Reading The Story of the World

by Mr. Sheehy

I am completely fascinated with Susan Wise Bauer’s The Story of the World books. In my car I have the audio version of the third book in the series, covering the “Early Modern Times” (there are four volumes total), and despite my measly 10 minute commute, I have already worked through four of the CDs. Though they are targeted to children ages 5-12, I consider myself a fitting audience. Previously, I had no idea how Oliver Cromwell fit into the history of London; now I am as least passingly informed (with a few amusing stories to go with it).

I also have the first book checked out from the library and have been reading snippets from it to my girls every night after dinner. We have learned about Roman gladiators, the legend of Romulus, aqueducts, Julius Caesar, and Augustus Caesar. Did you know Julius Caesar was once captured by pirates and held for ransom? He was not yet a consul of Rome, but he was growing more powerful and popular. After his release he raised a small group of soldiers and set right back out to sea, where he engaged the pirates who captured him, arresting the leaders and killing many of the rest. The leader was then executed in Rome, and Caesar’s reputation with the people leaped in its growth.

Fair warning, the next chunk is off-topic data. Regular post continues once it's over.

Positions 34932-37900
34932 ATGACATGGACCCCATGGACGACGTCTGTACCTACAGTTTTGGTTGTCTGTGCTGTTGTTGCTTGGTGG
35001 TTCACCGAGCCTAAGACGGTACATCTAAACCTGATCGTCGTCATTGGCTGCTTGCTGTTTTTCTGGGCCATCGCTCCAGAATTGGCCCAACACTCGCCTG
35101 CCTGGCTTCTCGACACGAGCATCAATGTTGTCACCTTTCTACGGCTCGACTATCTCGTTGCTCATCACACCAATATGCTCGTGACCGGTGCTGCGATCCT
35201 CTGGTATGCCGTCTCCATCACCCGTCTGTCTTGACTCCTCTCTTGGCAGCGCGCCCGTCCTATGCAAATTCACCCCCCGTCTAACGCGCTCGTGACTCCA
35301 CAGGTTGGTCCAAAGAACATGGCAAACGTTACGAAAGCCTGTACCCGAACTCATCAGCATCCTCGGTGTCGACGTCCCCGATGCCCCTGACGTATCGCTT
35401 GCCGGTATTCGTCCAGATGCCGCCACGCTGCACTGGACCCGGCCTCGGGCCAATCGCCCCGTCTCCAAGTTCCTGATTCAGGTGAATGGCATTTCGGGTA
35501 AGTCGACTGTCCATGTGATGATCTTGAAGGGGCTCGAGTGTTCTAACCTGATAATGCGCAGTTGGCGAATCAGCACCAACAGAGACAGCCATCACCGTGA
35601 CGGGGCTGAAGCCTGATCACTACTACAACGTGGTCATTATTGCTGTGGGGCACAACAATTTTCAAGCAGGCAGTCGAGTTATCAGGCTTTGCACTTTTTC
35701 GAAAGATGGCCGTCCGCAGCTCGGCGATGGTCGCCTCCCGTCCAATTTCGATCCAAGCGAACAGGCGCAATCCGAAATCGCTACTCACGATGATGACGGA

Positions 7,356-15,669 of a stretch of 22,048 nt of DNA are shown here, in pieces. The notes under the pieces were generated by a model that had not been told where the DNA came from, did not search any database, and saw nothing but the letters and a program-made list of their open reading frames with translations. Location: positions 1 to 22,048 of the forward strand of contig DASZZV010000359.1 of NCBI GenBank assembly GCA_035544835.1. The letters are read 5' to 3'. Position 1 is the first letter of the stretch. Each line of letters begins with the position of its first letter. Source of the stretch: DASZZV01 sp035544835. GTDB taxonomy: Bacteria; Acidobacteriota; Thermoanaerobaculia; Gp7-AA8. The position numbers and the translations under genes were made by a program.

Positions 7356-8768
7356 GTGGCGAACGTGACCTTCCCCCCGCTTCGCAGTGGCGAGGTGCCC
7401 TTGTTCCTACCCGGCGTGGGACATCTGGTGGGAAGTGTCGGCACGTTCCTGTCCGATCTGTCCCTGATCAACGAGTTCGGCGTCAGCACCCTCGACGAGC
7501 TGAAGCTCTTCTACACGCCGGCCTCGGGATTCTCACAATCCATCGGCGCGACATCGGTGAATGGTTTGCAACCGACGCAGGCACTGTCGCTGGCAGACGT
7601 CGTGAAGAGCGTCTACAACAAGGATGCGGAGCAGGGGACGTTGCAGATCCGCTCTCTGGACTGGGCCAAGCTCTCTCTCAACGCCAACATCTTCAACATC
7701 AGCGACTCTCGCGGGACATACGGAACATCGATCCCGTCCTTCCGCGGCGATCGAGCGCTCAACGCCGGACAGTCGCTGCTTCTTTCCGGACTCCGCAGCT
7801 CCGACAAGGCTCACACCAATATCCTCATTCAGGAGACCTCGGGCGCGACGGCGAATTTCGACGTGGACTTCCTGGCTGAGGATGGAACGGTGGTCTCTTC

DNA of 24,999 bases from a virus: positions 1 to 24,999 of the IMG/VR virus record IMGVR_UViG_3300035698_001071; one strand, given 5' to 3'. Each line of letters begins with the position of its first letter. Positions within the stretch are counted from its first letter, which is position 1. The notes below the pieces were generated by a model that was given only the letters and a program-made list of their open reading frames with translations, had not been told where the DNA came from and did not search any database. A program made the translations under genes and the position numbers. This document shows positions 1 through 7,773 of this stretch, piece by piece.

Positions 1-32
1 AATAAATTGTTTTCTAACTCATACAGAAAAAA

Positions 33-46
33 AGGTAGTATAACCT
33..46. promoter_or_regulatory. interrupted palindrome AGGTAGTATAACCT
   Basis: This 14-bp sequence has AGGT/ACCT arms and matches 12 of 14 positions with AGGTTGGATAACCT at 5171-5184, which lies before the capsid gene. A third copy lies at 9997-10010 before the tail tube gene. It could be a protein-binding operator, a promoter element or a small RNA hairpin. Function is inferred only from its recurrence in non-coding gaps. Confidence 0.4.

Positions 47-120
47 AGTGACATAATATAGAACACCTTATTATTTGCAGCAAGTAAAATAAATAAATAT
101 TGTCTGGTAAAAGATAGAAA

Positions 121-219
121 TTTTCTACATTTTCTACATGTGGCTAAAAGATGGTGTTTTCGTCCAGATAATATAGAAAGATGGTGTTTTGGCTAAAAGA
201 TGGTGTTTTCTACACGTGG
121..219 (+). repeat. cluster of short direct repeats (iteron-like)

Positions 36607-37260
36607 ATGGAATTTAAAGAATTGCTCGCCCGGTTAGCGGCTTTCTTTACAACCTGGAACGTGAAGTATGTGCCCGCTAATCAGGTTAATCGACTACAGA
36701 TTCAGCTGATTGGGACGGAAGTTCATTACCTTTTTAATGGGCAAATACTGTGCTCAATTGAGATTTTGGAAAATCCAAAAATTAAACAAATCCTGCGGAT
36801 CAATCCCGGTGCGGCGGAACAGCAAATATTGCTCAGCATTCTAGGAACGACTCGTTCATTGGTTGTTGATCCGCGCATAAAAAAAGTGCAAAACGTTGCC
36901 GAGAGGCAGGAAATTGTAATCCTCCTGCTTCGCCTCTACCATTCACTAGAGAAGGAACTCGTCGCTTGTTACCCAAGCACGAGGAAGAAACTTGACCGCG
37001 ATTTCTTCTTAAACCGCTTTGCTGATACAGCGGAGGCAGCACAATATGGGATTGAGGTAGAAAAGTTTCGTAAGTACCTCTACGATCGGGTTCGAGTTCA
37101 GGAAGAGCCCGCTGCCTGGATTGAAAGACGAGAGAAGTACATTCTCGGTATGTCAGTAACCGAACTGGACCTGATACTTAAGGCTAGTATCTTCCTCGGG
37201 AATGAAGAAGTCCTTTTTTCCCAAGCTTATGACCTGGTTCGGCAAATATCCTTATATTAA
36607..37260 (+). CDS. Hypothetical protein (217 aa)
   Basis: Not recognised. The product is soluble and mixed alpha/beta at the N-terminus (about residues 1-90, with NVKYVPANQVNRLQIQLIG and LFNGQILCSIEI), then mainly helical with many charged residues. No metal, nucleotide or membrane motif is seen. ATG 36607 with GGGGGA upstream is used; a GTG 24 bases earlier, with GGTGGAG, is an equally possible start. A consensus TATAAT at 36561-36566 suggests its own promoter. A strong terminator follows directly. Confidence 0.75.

Curiosity is an interesting force. Do I enjoy these books because I have a general knowledge of these figures and places but little knowledge of the wonderful details, enabling my brain to attend fully to the fascinating particulars? This was certainly the case with Cromwell, whom I’d heard of but knew nothing about.  Or are the stories themselves so wonderful and inviting that any listener is drawn in? I suspect it is a combination of the two. My hunch is that the stories draw me in, just like they suck in my three-year old and five-year old daughters, but then since I am already familiar with many of the names and places, for me the stories actually stick a bit better.

At least for now. If we keep reading these books, I have a feeling it will not be long before my daughters will know far more than me.

Thanks for reading.